A: The “Left Behind” books? I picked one up in a bookstore, out of curiosity, and read a bit. They make Grisham look like Dostoevsky.
R: That’s too harsh, I think, but I’ll grant they’re far from great literature. That’s not really my concern with them, though. I think those books, and others that offer a similar view of the last days, are based on rather poor exegesis—an overly concrete reading of Revelation and other texts that really doesn’t try too hard to understand these texts in their proper context—and as such, I think they offer a rather distorted view of the end times. That’s not necessarily a criticism of the broader theological position they hold, which is a form of premillennialism, but of the way they present it.
A: What’s “premillennialism”?
R: There are three basic positions dealing with the chronology of the end times, and they are distinguished by their understanding of the millennium, which is referenced in Revelation 20:4-6: “I saw thrones on which were seated those who had been given authority to judge. And I saw the souls of those who had been beheaded because of their testimony for Jesus and because of the word of God. They had not worshiped the beast or his image and had not received his mark on their foreheads or their hands. They came to life and reigned with Christ a thousand years. (The rest of the dead did not come to life until the thousand years were ended.) This is the first resurrection. Blessed and holy are those who have part in the first resurrection. The second death has no power over them, but they will be priests of God and of Christ and will reign with him for a thousand years.”
One position is postmillennialism, which is sort of the theological equivalent of a belief in progress: the church is going to succeed in converting the world to Christ; peace will prevail, evil will be banished, and the reign of Christ in the hearts of humanity will be universal. After a while—the thousand years may be literal or symbolic—Satan will launch a revolt, and Jesus will return, squash him forever, judge humanity, and reign unchallenged from then on. Besides being unduly optimistic, this view doesn’t fit Jesus’ own statements about the last days, which indicate that events on earth will not be going well at the time of his return.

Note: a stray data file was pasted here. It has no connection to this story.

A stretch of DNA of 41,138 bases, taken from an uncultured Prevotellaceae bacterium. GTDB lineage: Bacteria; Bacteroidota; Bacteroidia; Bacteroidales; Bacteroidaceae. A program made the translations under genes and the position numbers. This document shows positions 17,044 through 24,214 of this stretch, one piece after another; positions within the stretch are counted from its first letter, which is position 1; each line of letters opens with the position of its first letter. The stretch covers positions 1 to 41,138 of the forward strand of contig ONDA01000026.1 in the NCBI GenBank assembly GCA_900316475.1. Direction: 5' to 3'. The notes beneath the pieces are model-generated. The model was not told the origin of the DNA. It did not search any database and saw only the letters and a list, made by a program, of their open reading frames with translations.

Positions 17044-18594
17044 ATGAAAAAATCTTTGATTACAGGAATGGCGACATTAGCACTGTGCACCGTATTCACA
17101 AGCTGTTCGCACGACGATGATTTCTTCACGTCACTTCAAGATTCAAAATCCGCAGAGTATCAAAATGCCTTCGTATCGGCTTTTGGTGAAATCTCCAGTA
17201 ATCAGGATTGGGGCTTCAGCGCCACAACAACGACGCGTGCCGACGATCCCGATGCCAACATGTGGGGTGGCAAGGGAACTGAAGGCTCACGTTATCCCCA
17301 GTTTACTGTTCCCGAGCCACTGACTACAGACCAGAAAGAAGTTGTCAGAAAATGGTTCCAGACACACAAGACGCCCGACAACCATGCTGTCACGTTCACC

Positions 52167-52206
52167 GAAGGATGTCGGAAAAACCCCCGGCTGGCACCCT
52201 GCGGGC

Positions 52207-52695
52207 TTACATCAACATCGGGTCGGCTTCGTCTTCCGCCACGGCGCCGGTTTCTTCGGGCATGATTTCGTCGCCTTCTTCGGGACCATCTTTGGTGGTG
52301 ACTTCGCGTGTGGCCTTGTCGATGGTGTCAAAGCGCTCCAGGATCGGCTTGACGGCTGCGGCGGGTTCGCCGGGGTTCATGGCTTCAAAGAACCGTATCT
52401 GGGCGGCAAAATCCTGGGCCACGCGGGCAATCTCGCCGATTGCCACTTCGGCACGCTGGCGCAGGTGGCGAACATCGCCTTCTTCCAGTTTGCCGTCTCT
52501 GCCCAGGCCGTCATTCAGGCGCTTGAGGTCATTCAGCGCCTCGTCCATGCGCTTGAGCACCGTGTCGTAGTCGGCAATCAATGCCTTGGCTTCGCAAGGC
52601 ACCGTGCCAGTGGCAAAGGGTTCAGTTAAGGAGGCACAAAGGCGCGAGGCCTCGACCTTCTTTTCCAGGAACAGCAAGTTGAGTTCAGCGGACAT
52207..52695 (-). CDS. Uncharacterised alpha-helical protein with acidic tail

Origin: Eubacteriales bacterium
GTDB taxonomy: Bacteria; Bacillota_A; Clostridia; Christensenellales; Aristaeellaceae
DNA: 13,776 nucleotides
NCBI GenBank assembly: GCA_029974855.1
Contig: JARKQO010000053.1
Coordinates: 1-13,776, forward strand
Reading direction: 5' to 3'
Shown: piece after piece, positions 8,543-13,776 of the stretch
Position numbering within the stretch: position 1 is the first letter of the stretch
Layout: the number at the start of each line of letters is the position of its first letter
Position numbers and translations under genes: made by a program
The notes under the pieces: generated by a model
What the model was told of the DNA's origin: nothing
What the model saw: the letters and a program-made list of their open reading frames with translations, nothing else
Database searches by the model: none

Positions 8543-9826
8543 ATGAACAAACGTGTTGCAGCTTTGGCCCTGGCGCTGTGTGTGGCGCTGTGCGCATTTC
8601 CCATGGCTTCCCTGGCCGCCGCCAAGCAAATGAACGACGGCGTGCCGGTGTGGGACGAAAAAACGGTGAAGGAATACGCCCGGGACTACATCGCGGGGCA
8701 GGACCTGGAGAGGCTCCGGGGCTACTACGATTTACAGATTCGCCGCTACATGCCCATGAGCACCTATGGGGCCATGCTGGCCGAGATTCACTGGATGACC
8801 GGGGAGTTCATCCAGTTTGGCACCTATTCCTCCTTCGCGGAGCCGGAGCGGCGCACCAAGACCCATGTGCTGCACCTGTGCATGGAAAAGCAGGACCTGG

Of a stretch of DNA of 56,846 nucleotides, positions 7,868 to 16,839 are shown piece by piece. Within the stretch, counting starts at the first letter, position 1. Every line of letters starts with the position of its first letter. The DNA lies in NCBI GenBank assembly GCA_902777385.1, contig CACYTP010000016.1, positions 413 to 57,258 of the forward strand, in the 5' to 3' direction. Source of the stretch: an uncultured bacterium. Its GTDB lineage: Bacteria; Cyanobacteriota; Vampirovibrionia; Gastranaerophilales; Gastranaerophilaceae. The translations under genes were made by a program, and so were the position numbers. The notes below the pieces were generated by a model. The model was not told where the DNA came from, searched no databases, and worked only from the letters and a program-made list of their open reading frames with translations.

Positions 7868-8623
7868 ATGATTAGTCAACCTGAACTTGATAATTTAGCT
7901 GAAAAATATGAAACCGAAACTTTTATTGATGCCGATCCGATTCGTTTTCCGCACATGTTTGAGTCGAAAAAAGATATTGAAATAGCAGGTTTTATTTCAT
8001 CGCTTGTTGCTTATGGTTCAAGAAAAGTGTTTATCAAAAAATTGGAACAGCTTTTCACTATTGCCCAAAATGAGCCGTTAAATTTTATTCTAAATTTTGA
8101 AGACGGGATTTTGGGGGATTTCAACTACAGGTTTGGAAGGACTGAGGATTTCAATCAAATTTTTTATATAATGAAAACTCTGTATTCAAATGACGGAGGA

Another position is amillennialism, which understands the millennium symbolically; there will not be a literal reign of Christ on earth. This is certainly reasonable, as Revelation is loaded with symbolic language, but there does not seem to be any consensus as to what that thousand-year reign might symbolize—and to me, none of the answers offered seems very convincing. More problematically, the amillennial interpretation runs into trouble when this passage references “the first resurrection,” since that is understood to happen before the millennium. Since every amillennial view understands the millennium as relating in some way to the period between Christ’s first coming and his second, “the first resurrection” can’t refer to the physical resurrection believers will experience when Christ comes again, and thus must be a spiritual resurrection. This interpretation seems to require straining the text beyond the normal bounds of interpretation to make it fit a pre-determined theory, and that is a problematic thing to do.